In a liberal democracy, the media system should be diverse and pluralistic and there could be a case to blame social media for the the erosion of free, correct and informative publications during an election. Fake news is so threatening, that consecutive governments have outlined approaches of tackling this manufactured, false medium of information. Whether these measures are successful or not will be hard to interpret. The beauty of being in a liberal democracy is that news is overly unregulated, with the formal news outlets all have binding codes of conduct in regards to journalistic integrity. Social media and other such outlets don’t, but establishing such a conduct would be near impossible. The social media companies will need to step-up, and with Facebook’s employment of Sir Nick Clegg, it would appear as though they are trying to tackle these problems seriously. But, evidence suggest they just haven’t. Another election could be submerged in dangerous rhetoric fuelled by populist ideas, starting from the very social media apps on everyone’s phones. That will not mend a political crisis. Undoubtedly, it will worsen it.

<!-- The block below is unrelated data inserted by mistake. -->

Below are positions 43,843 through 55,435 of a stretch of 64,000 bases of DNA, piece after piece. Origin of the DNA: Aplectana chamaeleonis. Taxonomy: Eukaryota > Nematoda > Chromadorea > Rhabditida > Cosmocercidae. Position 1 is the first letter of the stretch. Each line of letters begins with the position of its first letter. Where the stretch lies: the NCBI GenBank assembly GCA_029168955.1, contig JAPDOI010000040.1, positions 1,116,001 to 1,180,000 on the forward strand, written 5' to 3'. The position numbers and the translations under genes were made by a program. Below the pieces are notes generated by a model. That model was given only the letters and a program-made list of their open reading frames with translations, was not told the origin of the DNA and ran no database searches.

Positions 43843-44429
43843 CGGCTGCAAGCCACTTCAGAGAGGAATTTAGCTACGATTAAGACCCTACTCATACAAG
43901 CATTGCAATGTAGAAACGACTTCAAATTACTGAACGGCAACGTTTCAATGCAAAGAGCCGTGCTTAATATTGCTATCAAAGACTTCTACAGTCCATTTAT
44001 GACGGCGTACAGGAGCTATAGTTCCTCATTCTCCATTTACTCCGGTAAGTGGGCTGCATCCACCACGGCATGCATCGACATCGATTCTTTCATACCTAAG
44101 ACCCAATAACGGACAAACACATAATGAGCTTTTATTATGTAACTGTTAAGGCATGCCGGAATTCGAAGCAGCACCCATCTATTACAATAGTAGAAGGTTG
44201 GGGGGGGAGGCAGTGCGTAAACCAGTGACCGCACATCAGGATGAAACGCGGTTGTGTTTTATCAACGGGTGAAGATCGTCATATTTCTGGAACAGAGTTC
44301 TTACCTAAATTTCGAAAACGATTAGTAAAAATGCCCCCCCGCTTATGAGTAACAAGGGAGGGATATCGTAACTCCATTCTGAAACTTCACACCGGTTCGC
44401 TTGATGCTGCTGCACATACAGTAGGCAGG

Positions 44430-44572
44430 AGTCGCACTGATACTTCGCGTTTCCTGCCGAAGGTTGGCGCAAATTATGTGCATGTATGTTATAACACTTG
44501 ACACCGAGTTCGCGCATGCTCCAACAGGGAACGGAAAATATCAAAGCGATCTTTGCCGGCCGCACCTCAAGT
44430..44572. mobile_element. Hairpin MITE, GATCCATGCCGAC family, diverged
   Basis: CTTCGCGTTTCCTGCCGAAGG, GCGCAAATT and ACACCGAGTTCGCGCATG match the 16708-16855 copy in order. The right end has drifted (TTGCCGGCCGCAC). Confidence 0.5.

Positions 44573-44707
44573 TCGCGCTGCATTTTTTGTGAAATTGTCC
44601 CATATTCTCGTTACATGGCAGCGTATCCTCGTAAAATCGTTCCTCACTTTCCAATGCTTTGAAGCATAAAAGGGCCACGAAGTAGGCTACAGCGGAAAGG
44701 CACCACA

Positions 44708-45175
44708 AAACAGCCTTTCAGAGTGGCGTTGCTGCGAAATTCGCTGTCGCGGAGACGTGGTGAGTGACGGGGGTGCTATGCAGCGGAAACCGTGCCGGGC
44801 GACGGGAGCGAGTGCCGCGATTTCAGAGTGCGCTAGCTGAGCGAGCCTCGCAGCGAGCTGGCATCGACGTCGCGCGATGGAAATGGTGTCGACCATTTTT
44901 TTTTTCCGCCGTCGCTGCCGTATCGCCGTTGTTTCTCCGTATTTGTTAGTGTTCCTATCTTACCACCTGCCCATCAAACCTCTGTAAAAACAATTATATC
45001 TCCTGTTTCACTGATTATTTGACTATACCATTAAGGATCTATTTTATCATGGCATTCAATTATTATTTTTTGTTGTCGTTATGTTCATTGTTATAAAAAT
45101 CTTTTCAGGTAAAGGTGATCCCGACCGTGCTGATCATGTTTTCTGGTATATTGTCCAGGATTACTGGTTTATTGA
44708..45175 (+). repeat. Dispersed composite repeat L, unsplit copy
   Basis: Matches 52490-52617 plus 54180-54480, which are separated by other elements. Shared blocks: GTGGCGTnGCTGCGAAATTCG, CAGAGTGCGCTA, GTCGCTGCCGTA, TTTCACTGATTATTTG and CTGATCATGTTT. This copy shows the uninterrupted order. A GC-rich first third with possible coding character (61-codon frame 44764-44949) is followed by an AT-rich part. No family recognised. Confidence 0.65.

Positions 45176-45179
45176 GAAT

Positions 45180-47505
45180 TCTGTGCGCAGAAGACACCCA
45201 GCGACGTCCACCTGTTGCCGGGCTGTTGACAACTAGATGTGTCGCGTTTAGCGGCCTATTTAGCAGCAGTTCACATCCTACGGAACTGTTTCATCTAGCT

Democracy has flourished through the failings outlined; the vibrancy of Westminster is indicative that actually, informal political interaction is strong. But, what has it achieved? It takes formal political change to tackle the key issues of the day, but if formal political interaction is failing, where is it that change can really be achieved? This is the question that is facing our times and an answer is needed fast. If not, a broken democracy will soon become a dead one.